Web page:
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Discussion Starter #1
I am wondering if anyone else has this problem...we have a very small spot of rust on the hood of our light silver '07 odyssey. It is about 1/4 inch in diameter. When I first spotted it, I was pretty upset but my husband said it was just from getting chipped, than I was mentioning it to a friend who also drives an '07 ody and she has the exact same sort of spots, although she has several and right now, we have one.
I understand than paint gets chipped, but we have owned several new vehicles and have NEVER had them rust when they are only three years old...for that matter, my husbands car which is much older does not have that kind of rust. I am frustrated. This is our first Honda we have ever owned, and so far, I am not impressed. Anyone else have these small spots of rust?

Thanks
 

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Discussion Starter #5
I fully understand that the warrenty only covers rust that comes thru not from chipped paint, I am just disgusted that the paint chips so easily...I have never had this happen before. I will be filing a complaint with Honda...not that I expect them to do anything about it, but I think that it should be documented.
 

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A friend's 6 months old Kia Borrego (a Kia, but a 35k$ Kia...) has several 1/8 inch spots on the hood where paint is lifting due to a very small impact. It is not much, but after so little time I can't help but think (and told him) it's not normal. Unfortunately, because of the chips, probably not much that can be done.

So, you're not alone.

FWIW, I put hood deflectors on my cars to protect from hood chips.

Nicolas
 

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Our 04 Odyssey has developed a little rust after the paint on the hood was chipped, but I just scraped off the rust with a razor or something sharp to get it back down to the metal, then put a little touch up paint on it. The rust never returned. You do have to catch it early, though. It is just something I look for when I wash the van. Same thing has happened to our MDX and other cars. I tend to think the slanted hood of the Odyssey is going to be more prone to serious chips than some cars and SUVs. It would be great if the dealer will help, but I think you might be on your own. Tom
 

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When I fix rock chips or rust spots, I use this process:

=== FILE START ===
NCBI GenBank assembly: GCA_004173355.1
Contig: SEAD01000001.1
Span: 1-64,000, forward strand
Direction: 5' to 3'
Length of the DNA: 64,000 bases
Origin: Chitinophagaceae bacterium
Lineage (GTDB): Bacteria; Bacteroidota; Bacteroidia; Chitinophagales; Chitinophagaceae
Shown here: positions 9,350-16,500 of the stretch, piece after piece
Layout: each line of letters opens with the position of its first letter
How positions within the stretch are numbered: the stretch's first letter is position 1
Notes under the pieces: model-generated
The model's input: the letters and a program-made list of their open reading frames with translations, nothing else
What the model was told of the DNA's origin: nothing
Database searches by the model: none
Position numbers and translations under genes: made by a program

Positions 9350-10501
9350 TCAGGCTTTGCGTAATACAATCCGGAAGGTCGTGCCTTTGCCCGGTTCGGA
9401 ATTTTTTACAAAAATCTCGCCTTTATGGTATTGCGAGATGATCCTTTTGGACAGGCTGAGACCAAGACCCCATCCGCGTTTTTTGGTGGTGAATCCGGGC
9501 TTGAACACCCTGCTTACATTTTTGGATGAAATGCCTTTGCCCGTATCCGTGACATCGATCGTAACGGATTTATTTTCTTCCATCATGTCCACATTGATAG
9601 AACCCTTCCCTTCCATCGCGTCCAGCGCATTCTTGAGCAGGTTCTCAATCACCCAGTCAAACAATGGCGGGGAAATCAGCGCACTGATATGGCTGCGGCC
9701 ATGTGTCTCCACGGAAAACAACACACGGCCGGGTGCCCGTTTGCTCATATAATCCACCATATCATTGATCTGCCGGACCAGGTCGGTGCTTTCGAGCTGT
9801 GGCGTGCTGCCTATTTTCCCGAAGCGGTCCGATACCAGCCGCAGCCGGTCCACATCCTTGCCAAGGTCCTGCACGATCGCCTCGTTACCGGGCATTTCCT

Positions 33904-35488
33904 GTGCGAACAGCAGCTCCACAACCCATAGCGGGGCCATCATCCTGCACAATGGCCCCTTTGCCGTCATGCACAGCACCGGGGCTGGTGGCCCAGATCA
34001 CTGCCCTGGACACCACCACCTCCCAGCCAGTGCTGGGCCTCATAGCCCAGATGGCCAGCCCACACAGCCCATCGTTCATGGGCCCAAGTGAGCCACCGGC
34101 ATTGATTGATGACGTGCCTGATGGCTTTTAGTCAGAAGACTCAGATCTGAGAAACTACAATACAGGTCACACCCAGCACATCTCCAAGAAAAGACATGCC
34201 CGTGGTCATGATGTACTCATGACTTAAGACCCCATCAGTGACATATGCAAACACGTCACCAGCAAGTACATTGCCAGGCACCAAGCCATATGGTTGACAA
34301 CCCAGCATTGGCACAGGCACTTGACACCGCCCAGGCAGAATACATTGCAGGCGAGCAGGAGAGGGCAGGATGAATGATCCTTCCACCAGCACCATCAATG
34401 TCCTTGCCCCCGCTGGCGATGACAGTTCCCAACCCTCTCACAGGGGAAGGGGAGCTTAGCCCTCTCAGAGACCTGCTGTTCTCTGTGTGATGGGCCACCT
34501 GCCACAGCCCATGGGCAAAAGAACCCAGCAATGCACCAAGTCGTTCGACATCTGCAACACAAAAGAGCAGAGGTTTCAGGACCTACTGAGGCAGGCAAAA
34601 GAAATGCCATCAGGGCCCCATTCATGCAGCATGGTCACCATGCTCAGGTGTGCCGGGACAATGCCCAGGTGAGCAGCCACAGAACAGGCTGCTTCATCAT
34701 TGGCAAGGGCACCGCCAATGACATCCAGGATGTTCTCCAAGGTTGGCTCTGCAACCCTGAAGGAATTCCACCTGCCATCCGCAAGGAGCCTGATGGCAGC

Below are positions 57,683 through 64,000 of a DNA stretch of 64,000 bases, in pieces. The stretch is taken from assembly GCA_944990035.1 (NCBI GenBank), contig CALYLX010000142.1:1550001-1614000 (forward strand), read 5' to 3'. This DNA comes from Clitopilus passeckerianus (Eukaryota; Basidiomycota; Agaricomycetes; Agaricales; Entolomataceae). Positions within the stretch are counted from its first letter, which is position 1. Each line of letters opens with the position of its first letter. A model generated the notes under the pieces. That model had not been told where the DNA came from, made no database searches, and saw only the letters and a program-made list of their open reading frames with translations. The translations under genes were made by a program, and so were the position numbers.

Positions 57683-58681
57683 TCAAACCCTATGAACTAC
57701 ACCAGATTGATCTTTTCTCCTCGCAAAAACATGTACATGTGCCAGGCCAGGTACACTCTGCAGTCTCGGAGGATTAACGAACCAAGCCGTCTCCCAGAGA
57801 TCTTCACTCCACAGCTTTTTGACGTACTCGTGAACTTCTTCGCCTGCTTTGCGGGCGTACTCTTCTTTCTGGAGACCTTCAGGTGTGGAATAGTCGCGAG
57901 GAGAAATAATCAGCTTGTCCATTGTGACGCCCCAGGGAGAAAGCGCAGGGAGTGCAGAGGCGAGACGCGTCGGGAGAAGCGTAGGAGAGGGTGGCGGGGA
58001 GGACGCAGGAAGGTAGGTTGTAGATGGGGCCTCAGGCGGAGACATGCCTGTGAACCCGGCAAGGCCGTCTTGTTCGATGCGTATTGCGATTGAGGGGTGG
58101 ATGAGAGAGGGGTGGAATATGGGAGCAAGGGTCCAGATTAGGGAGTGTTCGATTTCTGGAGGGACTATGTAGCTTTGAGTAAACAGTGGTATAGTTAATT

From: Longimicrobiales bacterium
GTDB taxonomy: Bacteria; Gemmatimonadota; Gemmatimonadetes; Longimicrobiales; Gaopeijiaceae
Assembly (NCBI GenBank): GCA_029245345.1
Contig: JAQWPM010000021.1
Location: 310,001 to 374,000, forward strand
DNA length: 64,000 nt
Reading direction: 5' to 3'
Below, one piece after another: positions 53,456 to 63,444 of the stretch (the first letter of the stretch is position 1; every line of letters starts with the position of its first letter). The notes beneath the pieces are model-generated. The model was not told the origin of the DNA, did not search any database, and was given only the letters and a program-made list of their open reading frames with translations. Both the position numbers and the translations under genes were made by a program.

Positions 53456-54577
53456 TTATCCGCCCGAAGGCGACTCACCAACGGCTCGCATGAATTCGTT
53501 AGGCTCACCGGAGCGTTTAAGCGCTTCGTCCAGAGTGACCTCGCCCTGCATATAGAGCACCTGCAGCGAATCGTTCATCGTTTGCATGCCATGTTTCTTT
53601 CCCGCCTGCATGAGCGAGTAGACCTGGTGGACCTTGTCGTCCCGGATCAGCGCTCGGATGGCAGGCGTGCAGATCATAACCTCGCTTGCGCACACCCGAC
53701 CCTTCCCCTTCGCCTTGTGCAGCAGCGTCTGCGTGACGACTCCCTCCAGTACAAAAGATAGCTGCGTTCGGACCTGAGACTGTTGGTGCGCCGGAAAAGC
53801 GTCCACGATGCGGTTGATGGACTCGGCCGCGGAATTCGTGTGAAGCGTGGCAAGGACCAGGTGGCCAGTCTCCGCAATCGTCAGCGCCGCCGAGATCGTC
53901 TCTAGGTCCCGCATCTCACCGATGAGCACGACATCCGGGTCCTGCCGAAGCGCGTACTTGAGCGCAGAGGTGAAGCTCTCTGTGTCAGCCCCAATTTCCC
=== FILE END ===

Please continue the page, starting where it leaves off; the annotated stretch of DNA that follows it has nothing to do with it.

- Tape off the chip with masking tape. Get as close to the edges of the chip (or rust) as possible

- Sand the paint-chip with 400 grit sandpaper to get the edges nice and smooth. If it's rust, then I sand until I get down to the bare metal

- Re-sand with 600 grit to get the surface even smoother

- Clean the area with lacquer thinner, and apply a light coat of primer

- Lightly apply the touchup paint 3-4 times over the course of a few hours. You want to try and "fill-in the chip/rust" the best you can to get the paint level back up to where it used to be. Letting the touchup paint dry between coats will allow it to shrink, so more applications are needed. If it's completely filled in after a few hours of the first application, then you've used too much

- Remove masking tape after the 3rd or 4th layer of touchup has been applied, wait about 24 hours before going to next step

- Apply masking tape again, but in a slightly larger area to expose the outter edges of your touchup paint. Apply a few light coats of clearcoat. A spraycan of clearcoat will work too. It's not exactly professional, but it'll still work. Remove tape

- Let the clearcoat dry for at least 24 hours before proceeding

- Wetsand the small area with 1500 grit sandpaper until the "bump" you just made is gone

- First polish with a medium compound, then switch to a light compound to get it back to the mirror finish

*In my personal opinion, spraying the paint on is much better than using the brush in the bottle. Spraying disperses the paint and/or the metal flakes much better. Spraying will also require many more coats though. I usually apply about 6-8 coats of touchup paint when I'm airbrushing the damaged area.

Again, this is MY process. Others may disagree on certain points, but my method has worked well for many of vehicles...including my own.

I know it's time consuming, but it'll be worth it.
 

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Discussion Starter #10
wow, that is great advice on how to fix it. That is my biggest fear is that the thing will just keep rusting and I will be driving around a rusty POC odyssey. Thanks so much for the how-to lesson, I am sure that is the route we will go.

Stephanie
 
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